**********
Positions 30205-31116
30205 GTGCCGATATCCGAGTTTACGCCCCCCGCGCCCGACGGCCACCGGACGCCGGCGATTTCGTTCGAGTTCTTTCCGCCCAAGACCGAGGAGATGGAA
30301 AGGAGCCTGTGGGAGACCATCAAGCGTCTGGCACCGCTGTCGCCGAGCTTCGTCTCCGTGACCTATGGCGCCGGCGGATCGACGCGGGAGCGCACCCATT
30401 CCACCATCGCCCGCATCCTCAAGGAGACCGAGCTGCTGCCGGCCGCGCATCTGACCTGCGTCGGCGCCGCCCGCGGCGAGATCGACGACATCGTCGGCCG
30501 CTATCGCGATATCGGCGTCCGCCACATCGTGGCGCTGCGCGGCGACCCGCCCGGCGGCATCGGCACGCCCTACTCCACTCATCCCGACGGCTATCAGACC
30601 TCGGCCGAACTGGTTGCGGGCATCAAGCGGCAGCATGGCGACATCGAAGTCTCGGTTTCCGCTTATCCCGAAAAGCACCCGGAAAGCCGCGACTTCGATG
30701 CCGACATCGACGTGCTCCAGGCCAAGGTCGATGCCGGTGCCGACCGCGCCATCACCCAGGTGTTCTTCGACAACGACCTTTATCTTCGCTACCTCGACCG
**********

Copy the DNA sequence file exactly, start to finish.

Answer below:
Positions 30205-31116
30205 GTGCCGATATCCGAGTTTACGCCCCCCGCGCCCGACGGCCACCGGACGCCGGCGATTTCGTTCGAGTTCTTTCCGCCCAAGACCGAGGAGATGGAA
30301 AGGAGCCTGTGGGAGACCATCAAGCGTCTGGCACCGCTGTCGCCGAGCTTCGTCTCCGTGACCTATGGCGCCGGCGGATCGACGCGGGAGCGCACCCATT
30401 CCACCATCGCCCGCATCCTCAAGGAGACCGAGCTGCTGCCGGCCGCGCATCTGACCTGCGTCGGCGCCGCCCGCGGCGAGATCGACGACATCGTCGGCCG
30501 CTATCGCGATATCGGCGTCCGCCACATCGTGGCGCTGCGCGGCGACCCGCCCGGCGGCATCGGCACGCCCTACTCCACTCATCCCGACGGCTATCAGACC
30601 TCGGCCGAACTGGTTGCGGGCATCAAGCGGCAGCATGGCGACATCGAAGTCTCGGTTTCCGCTTATCCCGAAAAGCACCCGGAAAGCCGCGACTTCGATG
30701 CCGACATCGACGTGCTCCAGGCCAAGGTCGATGCCGGTGCCGACCGCGCCATCACCCAGGTGTTCTTCGACAACGACCTTTATCTTCGCTACCTCGACCG